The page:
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About the author:
J. R. White has been telling stories for as long as she can remember. After her marriage in 2008 she found the freedom to dive headfirst into her personal world of fiction. Currently she lives in the Upstate of South Carolina with her family, where she fills her daughter’s head with fairy tales.
What inspired you to write your book?
I was inspired to write this book one night when I was walking in circles trying to work on another story. I was outside and there was a bright moon. I just started wondering what would happen if a witch met a werewolf in a way that had little to do with vampires or other supernatural elements. My love of camping inspired a lot of Rei’s life before the conflict in the book started, and a country lifestyle inspired Aidan’s lifestyle and place within his pack.
Here is a short sample from the book:
High above the ground of man, the moonless night sky was calm. Bright stars dotted the darkness, and peace had settled. Suddenly a scream shattered the silence, and startled birds flew from the trees. The scream had rung out from a young woman far below, standing by a large flickering fire. As quickly as the scream had burst to life, a swift hand struck the woman across the face.
Rei fell to the ground, her voice silenced. The coppery taste of blood filled her mouth, and her world blurred over. As her eyes began to focus, Rei saw her brother only a few feet away. Blood rushed from his throat, and Rei, with her hands bound behind her back, could do nothing but watch. She could barely even make out the voices chanting around them.
The dark-clothed man who had hit her put his hands high in the air, mirroring a woman who held a bloody knife above her head. Rei ignored their ritual and struggled to her brother’s side. Leaning her forehead to the top of his, Rei whispered, “Richard, I’m sorry.” Tears streamed down her face as she felt her brother’s life force racing from his body.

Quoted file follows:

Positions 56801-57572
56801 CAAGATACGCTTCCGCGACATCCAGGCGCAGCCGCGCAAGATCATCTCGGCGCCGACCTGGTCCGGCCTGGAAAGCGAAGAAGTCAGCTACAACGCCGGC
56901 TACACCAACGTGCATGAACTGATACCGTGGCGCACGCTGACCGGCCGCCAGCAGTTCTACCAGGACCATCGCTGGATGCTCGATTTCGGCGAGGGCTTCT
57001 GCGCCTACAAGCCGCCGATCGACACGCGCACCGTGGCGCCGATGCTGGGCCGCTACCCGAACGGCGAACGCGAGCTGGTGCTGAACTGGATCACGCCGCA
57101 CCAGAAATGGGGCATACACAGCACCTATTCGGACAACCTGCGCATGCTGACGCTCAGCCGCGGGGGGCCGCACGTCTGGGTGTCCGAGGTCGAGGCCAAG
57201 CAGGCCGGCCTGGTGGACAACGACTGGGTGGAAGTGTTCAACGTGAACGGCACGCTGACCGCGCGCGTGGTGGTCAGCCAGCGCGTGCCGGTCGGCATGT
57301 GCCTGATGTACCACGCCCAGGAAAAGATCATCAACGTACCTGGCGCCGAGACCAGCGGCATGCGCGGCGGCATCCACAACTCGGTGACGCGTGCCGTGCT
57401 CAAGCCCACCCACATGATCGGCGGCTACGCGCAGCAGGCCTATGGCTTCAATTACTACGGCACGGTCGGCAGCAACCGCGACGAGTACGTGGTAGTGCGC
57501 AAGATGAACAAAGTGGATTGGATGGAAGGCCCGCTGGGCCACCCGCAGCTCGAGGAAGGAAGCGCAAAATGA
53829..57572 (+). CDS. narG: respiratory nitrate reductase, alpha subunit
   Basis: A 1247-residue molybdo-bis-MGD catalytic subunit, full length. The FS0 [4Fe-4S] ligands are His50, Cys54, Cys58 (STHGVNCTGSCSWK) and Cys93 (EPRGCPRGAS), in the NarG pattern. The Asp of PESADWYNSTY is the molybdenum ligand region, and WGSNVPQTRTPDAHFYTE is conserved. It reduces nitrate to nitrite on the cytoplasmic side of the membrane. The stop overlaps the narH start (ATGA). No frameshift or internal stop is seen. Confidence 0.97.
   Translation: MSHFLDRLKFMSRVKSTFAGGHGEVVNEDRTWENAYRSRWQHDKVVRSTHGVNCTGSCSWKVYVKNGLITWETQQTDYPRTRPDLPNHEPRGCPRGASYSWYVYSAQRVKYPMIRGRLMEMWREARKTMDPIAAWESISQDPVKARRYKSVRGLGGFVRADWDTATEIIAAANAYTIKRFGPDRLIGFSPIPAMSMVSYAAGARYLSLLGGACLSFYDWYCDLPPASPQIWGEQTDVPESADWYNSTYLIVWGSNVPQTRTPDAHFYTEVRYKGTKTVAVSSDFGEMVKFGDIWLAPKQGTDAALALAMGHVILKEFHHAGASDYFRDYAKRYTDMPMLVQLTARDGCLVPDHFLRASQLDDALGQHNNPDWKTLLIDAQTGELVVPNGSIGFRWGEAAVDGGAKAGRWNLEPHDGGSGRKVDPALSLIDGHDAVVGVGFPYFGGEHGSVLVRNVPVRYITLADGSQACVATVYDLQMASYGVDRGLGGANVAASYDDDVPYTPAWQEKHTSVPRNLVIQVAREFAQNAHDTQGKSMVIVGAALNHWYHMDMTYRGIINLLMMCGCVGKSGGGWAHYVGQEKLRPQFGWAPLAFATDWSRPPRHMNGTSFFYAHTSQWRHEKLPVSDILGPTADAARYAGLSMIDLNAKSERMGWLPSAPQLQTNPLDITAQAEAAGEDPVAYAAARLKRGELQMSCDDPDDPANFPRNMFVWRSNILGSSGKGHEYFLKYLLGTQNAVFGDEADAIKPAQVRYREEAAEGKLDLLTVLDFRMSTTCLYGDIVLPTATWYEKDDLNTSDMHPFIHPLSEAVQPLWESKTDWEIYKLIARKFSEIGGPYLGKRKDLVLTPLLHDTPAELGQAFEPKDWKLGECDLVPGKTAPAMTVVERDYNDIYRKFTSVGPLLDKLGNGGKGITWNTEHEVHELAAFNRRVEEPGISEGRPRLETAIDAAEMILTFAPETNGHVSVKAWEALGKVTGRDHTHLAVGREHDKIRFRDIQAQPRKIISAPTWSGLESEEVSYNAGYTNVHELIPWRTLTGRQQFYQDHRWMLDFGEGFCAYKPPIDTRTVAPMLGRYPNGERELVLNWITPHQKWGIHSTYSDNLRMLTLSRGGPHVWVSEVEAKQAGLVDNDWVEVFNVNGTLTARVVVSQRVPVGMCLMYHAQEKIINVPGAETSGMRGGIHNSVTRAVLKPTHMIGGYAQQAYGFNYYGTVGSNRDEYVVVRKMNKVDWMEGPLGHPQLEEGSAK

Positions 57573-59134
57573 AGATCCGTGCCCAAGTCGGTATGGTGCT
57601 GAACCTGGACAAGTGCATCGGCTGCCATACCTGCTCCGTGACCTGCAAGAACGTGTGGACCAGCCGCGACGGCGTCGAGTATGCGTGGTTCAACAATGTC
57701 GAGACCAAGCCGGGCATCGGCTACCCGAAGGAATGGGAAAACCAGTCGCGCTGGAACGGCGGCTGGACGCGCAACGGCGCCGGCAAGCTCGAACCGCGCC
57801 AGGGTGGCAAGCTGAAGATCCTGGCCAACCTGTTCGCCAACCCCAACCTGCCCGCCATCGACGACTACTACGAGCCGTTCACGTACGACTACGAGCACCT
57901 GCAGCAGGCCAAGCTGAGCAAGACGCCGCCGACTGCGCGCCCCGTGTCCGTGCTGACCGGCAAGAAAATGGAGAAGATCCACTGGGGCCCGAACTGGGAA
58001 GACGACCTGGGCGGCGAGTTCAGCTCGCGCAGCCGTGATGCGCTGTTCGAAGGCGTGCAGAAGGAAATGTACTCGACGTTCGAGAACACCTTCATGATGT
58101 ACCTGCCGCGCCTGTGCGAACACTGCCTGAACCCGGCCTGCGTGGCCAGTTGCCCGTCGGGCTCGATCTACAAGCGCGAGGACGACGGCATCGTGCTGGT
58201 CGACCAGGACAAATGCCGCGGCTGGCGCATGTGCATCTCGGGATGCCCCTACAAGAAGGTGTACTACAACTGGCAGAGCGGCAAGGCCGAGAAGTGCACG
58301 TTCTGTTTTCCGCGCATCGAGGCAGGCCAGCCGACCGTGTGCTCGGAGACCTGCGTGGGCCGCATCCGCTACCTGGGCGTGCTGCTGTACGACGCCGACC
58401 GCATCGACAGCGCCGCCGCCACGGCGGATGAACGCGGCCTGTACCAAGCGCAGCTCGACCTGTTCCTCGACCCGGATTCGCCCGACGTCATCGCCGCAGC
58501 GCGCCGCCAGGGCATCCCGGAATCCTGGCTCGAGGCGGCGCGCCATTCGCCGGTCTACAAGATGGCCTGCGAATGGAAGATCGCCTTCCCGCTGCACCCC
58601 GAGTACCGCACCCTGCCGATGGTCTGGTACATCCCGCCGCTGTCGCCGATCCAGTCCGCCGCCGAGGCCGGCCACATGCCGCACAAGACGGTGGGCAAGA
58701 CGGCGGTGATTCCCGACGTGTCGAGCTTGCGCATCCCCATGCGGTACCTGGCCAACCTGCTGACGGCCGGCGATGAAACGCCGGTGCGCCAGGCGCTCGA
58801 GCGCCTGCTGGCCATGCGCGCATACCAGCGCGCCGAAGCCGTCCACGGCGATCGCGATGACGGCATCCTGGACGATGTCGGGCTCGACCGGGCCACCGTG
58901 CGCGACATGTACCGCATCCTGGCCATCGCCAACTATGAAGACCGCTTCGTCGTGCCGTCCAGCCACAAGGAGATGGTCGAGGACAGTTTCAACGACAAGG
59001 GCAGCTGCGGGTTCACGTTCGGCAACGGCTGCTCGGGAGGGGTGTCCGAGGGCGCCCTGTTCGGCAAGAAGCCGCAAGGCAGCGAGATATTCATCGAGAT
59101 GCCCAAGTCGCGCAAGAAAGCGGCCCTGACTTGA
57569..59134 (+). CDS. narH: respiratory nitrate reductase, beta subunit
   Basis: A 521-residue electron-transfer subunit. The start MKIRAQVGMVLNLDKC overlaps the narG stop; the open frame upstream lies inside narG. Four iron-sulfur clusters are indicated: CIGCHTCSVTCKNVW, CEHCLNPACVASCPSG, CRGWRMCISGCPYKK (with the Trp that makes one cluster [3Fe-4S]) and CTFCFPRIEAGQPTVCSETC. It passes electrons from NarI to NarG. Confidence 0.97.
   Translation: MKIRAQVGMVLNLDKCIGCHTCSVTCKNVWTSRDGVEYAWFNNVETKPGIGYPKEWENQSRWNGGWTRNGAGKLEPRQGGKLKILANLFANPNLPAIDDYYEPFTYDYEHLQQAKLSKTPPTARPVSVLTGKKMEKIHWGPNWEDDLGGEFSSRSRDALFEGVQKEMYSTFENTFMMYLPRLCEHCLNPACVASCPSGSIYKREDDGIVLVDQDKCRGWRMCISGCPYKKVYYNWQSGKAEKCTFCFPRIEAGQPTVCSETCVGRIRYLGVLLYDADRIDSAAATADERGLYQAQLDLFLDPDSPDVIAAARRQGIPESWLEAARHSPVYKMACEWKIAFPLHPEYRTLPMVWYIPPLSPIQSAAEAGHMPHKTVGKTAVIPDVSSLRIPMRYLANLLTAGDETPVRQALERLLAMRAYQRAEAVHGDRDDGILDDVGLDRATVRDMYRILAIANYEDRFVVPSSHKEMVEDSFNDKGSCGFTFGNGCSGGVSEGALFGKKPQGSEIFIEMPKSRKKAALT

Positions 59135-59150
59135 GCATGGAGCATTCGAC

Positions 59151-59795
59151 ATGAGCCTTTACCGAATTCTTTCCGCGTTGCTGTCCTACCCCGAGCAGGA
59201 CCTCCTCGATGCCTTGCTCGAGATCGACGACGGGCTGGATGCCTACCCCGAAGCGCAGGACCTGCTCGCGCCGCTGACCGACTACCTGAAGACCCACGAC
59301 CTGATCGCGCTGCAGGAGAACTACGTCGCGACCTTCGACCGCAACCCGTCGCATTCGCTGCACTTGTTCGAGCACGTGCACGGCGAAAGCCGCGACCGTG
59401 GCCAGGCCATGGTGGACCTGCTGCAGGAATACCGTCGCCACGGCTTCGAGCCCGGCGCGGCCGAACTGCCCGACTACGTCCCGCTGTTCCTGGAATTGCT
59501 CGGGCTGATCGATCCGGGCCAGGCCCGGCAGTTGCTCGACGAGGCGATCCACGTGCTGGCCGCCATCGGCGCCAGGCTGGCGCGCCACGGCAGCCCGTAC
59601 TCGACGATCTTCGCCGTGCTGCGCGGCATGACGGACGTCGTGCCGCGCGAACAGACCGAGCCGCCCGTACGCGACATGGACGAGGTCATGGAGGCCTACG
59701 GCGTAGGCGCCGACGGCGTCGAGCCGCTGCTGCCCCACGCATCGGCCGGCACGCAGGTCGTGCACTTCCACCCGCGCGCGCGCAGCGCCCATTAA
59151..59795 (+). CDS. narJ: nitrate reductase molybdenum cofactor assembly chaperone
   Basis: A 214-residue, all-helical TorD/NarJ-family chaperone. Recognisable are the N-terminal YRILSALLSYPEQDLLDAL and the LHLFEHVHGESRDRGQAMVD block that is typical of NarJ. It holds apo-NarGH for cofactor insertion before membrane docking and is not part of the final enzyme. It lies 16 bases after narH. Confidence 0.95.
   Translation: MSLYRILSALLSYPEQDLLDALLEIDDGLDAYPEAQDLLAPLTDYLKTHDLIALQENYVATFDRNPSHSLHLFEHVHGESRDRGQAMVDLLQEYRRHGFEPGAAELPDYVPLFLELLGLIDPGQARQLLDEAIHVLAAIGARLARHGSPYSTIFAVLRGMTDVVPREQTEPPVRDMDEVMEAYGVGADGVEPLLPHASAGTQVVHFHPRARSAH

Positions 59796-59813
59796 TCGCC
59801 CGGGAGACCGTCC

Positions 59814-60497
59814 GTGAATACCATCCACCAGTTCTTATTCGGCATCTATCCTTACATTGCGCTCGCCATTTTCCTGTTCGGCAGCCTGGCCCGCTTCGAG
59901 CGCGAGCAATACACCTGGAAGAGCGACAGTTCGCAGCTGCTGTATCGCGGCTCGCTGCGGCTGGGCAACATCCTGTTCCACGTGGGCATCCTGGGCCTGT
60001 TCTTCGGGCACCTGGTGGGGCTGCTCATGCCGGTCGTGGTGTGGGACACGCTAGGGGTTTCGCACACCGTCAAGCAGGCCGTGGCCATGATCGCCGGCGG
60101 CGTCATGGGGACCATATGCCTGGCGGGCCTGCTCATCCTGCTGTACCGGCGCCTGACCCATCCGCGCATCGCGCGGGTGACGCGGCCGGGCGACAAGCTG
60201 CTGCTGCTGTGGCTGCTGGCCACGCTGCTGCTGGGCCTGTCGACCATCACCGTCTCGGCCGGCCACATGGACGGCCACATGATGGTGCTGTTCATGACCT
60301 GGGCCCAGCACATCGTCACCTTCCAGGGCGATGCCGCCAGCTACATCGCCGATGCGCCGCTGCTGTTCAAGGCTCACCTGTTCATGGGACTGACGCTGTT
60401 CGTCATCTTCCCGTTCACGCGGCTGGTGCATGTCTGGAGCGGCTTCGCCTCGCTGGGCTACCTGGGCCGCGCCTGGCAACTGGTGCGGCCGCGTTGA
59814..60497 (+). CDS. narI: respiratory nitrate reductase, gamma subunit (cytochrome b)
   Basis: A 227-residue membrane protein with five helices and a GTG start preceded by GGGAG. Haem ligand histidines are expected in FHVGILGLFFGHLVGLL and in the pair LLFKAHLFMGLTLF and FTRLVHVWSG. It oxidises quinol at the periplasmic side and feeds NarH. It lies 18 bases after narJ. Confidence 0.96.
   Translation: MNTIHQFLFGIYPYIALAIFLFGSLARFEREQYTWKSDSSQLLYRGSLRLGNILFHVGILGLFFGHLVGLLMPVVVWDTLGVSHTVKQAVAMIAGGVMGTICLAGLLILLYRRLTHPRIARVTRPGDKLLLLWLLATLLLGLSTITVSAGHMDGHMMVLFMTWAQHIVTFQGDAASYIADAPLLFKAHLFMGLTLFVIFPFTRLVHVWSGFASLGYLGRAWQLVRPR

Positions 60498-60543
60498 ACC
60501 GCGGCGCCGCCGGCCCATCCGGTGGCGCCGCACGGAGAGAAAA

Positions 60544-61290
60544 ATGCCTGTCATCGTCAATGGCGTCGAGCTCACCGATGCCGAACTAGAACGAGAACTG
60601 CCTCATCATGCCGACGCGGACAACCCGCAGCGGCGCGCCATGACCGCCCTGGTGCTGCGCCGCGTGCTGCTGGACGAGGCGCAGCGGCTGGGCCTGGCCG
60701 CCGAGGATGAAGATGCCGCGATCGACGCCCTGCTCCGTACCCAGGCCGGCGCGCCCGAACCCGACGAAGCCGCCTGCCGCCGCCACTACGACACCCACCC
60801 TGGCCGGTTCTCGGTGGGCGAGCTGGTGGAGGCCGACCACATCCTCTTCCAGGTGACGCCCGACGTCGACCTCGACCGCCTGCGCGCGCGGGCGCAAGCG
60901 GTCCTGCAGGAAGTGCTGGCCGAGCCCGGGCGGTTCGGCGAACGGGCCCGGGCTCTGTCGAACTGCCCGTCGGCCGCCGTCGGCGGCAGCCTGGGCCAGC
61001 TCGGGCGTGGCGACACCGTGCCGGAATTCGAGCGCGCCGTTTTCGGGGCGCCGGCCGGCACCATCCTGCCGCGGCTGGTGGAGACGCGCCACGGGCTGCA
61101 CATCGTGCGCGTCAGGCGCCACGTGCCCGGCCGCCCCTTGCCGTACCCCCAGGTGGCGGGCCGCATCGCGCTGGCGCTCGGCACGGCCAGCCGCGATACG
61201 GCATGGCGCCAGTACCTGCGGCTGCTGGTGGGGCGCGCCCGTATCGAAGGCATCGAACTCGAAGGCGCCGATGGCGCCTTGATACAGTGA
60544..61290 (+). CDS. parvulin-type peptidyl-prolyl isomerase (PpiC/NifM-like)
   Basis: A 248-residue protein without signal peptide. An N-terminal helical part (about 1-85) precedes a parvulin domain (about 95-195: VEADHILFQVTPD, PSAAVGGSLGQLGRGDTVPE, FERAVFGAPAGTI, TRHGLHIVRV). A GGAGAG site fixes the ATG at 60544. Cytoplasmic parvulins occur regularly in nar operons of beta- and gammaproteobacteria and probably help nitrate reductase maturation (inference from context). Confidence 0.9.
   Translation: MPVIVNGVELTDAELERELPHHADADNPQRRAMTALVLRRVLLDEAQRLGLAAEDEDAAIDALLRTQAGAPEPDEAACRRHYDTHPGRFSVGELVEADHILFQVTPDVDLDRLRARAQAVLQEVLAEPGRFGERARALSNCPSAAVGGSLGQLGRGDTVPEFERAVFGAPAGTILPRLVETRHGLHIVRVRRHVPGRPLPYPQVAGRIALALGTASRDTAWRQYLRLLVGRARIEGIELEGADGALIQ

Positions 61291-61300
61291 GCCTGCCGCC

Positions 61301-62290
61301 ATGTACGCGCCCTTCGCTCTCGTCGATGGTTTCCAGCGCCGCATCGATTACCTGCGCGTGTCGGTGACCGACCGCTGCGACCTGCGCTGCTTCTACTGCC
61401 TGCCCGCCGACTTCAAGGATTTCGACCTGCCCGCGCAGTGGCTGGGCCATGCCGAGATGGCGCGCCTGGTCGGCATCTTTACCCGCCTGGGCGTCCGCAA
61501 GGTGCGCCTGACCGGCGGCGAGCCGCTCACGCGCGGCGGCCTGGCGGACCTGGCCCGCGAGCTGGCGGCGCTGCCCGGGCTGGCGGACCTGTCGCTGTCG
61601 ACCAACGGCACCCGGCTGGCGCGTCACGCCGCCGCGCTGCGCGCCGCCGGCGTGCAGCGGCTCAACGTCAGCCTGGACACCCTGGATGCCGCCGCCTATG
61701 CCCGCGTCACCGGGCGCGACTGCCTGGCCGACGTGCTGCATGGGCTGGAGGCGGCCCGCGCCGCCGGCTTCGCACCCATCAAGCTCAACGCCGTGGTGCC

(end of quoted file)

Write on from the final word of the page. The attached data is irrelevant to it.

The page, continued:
Surrounding them, a dozen people called to the natural power in Richard’s blood. They pulled it from every drop, and the High Priestess who held the knife was funneling most of it into herself. Rei looked up at them and then back to her brother. Richard’s dark blue eyes found hers, and suddenly an image of a feather fluttered through her mind. In that instant Rei knew what she had to do. She felt the magic forming in the circle growing and knew that once they were finished with Richard they would turn to her. For Rei, death was one thing, but being killed to increase the power of a blood cult was beyond reasonable.
Rei needed no words to steal her brother’s magic back from the air, but her heart ached at the sin. Closing off the guilt, she began to reach out her magic. The blood that had swelled at her busted lip was enough. Blood called to blood, and Rei simply called out to the power of her brother. For an instant a battle between the will of the coven and Rei raged, but the love of her brother and the guilt of his death won. Rei’s head snapped back, and she stared blindly at the star-speckled sky. Behind her the High Priestess dropped her arms, breaking off the war of magic and dashed toward Rei, ready to drive the knife into her.
Time slowed as Rei began to stand. Her knees began to unbend and change. She felt the texture of her legs begin to roughen, and in the flicker of the fire, feathers began to ripple over her skin and clothing. As her arms shrank and formed hollowed-bone wings, the rope around her wrists fell to the ground. When time returned to normal, Rei was a small bird flying upward into the sky. Below her, the knife the High Priestess wielded stabbed into a small pile of cast off rope.
Rei heard a rage-filled scream from below her and then the stern command from the High Priestess, “Spread out! She can’t stay in that form long!”
High above the coven, the feathered Rei skimmed across the once again silent and still night. She felt fear gripping at her throat, threatening to weaken the power her brother had given her. Rei swallowed back her grief and flew onward.
Below her she knew the coven was scattering through the forest in their search. Rei was happy that the coven had not stolen the ability to change their shape. Shape changing was a rare gift for a witch. It may have been the only advantage she held over them, but holding a different form was hard. Speeding her way over the trees, Rei tried to focus on the image of the bird she had formed. She forced her will into the shape and prayed she could hold it long enough to put many miles between herself and the blood witches.
Thoughts of her beloved brother filled her mind, and it was only the determination of his power that had forced the image of the small bird into her mind. Quickly the face of her brother was morphing into the bird to help her hold the form long enough to escape. Richard, I’m so sorry, Rei whispered in her mind.